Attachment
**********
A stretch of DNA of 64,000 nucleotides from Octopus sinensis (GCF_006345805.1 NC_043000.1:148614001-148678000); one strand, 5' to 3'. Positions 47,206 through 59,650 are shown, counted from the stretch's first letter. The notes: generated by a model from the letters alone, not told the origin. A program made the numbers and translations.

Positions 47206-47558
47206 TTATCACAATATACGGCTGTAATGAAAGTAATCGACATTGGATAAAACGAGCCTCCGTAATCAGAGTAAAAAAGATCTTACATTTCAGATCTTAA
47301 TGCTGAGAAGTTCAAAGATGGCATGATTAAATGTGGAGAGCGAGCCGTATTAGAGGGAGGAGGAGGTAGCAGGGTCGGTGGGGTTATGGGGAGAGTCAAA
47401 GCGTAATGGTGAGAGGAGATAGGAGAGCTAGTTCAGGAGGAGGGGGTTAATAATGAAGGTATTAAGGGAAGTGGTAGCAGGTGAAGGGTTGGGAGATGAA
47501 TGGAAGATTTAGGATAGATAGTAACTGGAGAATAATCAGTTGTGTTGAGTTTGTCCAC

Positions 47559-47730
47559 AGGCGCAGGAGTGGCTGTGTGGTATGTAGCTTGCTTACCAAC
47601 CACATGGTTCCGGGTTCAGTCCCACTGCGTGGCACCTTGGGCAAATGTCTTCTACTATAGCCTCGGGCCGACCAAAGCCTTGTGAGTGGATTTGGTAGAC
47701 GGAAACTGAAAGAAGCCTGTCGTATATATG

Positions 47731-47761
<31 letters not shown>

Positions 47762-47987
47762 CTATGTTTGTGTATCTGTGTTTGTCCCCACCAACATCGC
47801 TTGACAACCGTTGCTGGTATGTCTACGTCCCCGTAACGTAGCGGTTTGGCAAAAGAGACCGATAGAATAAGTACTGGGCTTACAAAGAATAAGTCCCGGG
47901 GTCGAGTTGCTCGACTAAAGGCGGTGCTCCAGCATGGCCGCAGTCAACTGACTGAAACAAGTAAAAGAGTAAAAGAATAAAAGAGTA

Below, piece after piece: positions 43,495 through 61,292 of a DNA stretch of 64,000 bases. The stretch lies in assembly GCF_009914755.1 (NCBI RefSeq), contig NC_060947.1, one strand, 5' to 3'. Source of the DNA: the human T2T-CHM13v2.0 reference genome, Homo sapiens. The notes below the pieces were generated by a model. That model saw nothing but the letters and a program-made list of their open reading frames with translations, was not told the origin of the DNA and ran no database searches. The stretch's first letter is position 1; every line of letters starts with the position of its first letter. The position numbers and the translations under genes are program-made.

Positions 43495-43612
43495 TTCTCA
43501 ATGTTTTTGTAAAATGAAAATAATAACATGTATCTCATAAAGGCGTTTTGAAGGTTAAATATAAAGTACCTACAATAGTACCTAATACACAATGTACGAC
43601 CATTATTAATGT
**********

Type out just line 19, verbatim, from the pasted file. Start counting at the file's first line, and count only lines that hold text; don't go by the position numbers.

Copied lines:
43495 TTCTCA